Reviews Featuring ‘Dragon Quest Monsters’, Plus New Releases, Sales, and More – TouchArcade


Hello gentle readers, and welcome to the SwitchArcade Round-Up for December 11th, 2023. We’ve got quite the assortment for you today. We start off with a hands-on preview of Capcom’s upcoming Apollo Justice: Ace Attorney Trilogy from yours truly, then head into an epic review section. Our pal Mikhail has reviews of Dragon Quest Monsters: The Dark Prince and TEVI, while I’ve got my takes on Gothic II Complete Classic, Orten Was The Case, Rogue Glitch Ultra, and DREDGE‘s latest DLC, The Pale Reach. Then we have some dubious new releases to look at, followed by the new and expiring sales of the day as usual. Let’s get to work!

Previews

Apollo Justice: Ace Attorney Trilogy (Coming January 25th)

We’ve had the Phoenix Wright: Ace Attorney Trilogy on the Nintendo Switch for what feels like ages. It’s a decent set, including the well-loved first three games in the Ace Attorney series in their shiniest form yet. They look pretty spiffy for games born on the Game Boy Advance, to say the least. We also got the pleasant surprise of the two Great Ace Attorney games on Switch, and they’re just great. But there’s still plenty of cases left for the court to hear, and at the top of the list is the franchise’s second numbered trilogy. Capcom was kind enough to let us take an early look at Apollo Justice: Ace Attorney Trilogy ahead of its Switch release on January 25th of next year.

Apollo Justice: Ace Attorney Trilogy collects the fourth, fifth, and sixth games in the series. The fourth game was initially released on the Nintendo DS under the title Apollo Justice: Ace Attorney, while the other two were Nintendo 3DS releases under the names Phoenix Wright: Ace Attorney – Dual Destinies and Phoenix Wright: Ace Attorney – Spirit of Justice. Despite the Phoenix Wright bit in two of the titles, this storyline starts and ends with Apollo Justice and his development as a character. Phoenix has a strong presence in all of the games in some form or another, but the title of the set is certainly apt. On top of the main games, this collection also includes the DLC for the fifth and sixth games, adding an extra case and some fun costumes to the mix.

I was expecting this to follow in the footsteps of the original trilogy’s release on the Switch, offering the games and not much more than that. I was surprised to see that this has gotten a much nicer treatment. The three games are here, of course. You can pick them from the menu and they all have nice little animated scenes that play on their respective pages. There’s also a museum mode where you can listen to music in the Orchestra Hall, check out art and movies in the Art Library, and even set up your own scenes with the different characters and animations in a limited Animation Studio. There are achievements called Accolades, and each game includes a wide array of options you can toggle. There’s even an option called Story Mode that automatically solves puzzles and answers questions for you, effectively turning the game into a visual novel.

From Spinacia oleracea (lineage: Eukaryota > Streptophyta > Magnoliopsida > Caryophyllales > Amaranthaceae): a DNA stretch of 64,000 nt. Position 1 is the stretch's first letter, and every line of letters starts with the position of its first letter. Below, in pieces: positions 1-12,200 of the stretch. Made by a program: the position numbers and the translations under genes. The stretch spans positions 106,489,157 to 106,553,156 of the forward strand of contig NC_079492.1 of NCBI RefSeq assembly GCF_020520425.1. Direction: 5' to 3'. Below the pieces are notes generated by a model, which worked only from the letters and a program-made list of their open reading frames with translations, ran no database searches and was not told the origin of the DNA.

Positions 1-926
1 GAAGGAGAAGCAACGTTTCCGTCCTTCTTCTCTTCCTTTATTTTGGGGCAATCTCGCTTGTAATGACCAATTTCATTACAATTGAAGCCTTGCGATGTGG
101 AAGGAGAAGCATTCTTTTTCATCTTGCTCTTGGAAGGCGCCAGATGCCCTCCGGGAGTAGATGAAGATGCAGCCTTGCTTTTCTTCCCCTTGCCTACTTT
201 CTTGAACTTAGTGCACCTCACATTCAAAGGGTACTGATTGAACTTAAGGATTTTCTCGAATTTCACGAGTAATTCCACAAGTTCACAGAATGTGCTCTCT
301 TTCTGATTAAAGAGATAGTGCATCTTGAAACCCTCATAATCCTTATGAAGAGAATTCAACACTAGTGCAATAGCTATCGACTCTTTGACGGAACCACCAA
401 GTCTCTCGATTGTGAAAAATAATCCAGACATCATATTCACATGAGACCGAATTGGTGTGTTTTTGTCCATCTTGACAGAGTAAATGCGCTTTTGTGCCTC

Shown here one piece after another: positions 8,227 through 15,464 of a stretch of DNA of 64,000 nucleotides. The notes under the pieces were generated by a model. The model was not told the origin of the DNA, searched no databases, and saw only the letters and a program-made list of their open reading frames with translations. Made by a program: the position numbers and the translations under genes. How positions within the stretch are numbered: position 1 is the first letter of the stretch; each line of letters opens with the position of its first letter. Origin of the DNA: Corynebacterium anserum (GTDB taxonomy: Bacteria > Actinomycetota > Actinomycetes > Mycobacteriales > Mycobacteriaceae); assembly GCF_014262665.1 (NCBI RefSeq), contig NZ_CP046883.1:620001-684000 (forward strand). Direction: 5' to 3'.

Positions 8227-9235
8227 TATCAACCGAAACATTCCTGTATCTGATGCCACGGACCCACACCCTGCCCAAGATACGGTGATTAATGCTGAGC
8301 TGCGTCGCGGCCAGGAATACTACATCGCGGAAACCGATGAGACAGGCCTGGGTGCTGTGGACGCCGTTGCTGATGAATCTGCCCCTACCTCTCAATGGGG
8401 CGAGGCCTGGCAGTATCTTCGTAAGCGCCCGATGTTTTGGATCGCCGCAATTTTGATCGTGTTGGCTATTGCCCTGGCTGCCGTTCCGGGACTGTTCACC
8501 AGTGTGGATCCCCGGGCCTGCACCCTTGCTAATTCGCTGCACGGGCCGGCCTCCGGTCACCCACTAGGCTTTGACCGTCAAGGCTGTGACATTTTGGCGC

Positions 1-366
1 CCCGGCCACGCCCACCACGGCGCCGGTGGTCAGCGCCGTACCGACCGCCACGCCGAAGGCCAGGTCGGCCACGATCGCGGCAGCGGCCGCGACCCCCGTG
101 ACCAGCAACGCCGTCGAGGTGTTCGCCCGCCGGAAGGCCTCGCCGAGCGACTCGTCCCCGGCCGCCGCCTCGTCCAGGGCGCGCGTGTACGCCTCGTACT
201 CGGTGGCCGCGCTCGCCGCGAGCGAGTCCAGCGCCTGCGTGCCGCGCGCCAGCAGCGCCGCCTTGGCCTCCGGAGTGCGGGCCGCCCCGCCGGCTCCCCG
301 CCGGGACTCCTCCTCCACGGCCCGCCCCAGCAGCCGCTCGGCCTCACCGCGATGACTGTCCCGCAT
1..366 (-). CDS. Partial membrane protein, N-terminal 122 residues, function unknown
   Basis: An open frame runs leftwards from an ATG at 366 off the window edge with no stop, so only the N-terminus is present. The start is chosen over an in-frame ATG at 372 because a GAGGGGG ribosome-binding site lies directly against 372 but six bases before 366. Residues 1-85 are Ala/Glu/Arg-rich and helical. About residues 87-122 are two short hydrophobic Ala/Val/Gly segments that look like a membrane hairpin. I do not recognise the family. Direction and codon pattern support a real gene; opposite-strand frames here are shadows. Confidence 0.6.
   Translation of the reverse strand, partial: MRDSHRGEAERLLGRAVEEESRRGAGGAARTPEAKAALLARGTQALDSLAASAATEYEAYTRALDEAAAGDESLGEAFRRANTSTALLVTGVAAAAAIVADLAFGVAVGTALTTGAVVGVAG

Getting into the games, they look and sound terrific. Apollo Justice: Ace Attorney is a 2D game, but its origins being on the Nintendo DS means its art was already a step up in terms of detail and resolution compared to the Game Boy Advance entries. Dual Destinies and Spirit of Justice used 3D models to start with, and they look really clean here. The games play well, of course. You can use the buttons or touch screen as you like to play, just like on the original consoles. While this second trilogy got a slightly more mixed reception than the first, I’ve always been a fan of the bold swings of the fourth game and the follow-up games seemed to be more crowd-pleasing in general.

Apollo Justice: Ace Attorney Trilogy will release on the Nintendo Switch on January 25th, 2024. That’s next year, but it’s not so far away. It’s almost Christmas, after all. We’ll have a full review of the game when the time comes, but I think things are already looking very good for this set.

Reviews & Mini-Views

Dragon Quest Monsters: The Dark Prince ($59.99)

My experience with Dragon Quest games has been weird over the years. I actually finished Dragon Quest Heroes on PS4 before any mainline entry in the series, and then ended up loving Dragon Quest VIII on 3DS which I consider one of my favorites of all time. I’ve also played every single Dragon Quest game on PS4 and Nintendo Switch now, with Dragon Quest Builders 2 and Dragon Quest XI S being my favorites. On the mobile side, I’ve been dipping my toes in the older games through the ports that Shaun has reviewed over the years, but I hadn’t really tried the Monsters series.

Last year, Square Enix released Dragon Quest Treasures on Nintendo Switch which many told me was Dragon Quest Monsters Lite. I ended up loving that despite its flaws, and replayed it on Steam Deck a few months later. Now, Square Enix has released Dragon Quest Monsters: The Dark Prince for Nintendo Switch worldwide, and it feels weird to even consider this a spin-off. I feel like it is a middle ground between a big main game and a spin-off because of how much of the main games it includes, but has a different focus that I’ll get to in a bit.